How Families Can Support the Career Aspirations of Young Women
We conducted a study on the career aspirations of young women in India recently at Women’s Web. We believed that the time is right as women enter the organized workforce in greater numbers and are working in more diverse fields than ever before.
One of the interesting findings that emerged from the study was that a very large number of the young women surveyed (82%) agreed that their families were supportive of their career ambitions. This is cause for cheer in a country that has such high rates of female foeticide that the gender ratio is horribly, unnaturally lopsided.
It gives me hope that even while some families don’t want anything to do with girls, others are willing to support their aspirations.
Even as more families encourage women to have a career, there is apprehension about pursuing a career that is seen as high-pressure or demanding. For example, I have heard of women who are dissuaded from entering mechanical engineering because “the class will be full of boys,” or journalism, which is “too dangerous for women.” Support has to be about enabling her to succeed in something that truly interests her.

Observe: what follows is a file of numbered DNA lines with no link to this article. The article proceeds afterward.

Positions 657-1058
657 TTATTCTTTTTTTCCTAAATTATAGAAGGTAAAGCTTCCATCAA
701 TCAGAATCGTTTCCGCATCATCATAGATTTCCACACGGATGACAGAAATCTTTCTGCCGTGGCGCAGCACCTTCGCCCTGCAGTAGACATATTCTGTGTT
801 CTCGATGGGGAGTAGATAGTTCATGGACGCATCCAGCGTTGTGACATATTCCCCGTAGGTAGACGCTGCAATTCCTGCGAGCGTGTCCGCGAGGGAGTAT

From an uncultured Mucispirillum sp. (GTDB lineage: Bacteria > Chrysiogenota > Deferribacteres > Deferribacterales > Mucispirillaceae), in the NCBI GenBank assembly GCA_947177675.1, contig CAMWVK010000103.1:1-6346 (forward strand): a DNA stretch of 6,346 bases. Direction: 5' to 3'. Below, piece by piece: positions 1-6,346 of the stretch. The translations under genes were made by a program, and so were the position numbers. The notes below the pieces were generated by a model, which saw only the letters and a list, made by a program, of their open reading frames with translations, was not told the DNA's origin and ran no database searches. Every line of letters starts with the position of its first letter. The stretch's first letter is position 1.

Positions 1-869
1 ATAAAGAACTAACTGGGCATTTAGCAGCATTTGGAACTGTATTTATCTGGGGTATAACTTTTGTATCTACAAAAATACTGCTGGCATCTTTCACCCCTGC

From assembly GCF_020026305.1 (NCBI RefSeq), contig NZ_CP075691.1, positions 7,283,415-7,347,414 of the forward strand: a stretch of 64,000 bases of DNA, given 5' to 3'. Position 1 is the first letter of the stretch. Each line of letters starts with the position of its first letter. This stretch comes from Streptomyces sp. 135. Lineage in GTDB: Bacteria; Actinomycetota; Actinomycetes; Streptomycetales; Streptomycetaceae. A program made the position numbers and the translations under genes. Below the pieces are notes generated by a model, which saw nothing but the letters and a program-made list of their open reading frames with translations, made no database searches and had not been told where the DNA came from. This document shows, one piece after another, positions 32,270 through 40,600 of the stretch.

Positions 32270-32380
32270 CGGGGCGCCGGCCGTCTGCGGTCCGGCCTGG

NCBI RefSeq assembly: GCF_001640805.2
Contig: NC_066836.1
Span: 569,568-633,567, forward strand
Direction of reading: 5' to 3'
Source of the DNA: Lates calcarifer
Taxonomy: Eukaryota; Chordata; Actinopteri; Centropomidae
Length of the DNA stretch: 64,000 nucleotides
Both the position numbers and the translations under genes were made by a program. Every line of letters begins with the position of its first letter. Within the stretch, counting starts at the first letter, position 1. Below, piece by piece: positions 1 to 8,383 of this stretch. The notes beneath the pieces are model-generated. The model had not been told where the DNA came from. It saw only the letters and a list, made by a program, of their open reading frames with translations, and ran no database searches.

The next big stumbling block is marriage. Anxiety over marriage runs high in most families, and the ‘marriageable age’ is often fixed at 23-24, exactly when a woman is starting a career. It also means that women cannot explore choices in their careers whole-heartedly. Looking at a new and exciting role abroad, taking up a promotion, a job change – for many, every decision is tinged with the knowledge that marriage is on the horizon and must be taken into account.
I have no issues with women marrying at any (legal) age, but the pressure to be married early suffocates women’s ambitions. (Interestingly, 60% of women in our study agreed or strongly agreed that marriage would not slow down their career progress.)
Perhaps the biggest support that working women in India really need is to be able to hand back some of their traditional responsibilities, even as they take on new ones.
Perhaps the biggest support that working women in India really need is to be able to hand back some of their traditional responsibilities, even as they take on new ones. While women have now the added challenge of succeeding at work, most retain the onus of managing home and being the perfect wife, mother, daughter, daughter-in-law. The single biggest thing Indian families, and men in particular can do for women who work outside the home, is to take on their fair share of work inside the home.
Perhaps at that stage, we will have fewer women agreeing to the statement, ‘As a woman in India, it will be more challenging to grow in my career than it would be for a man’ – as 72% of our respondents did.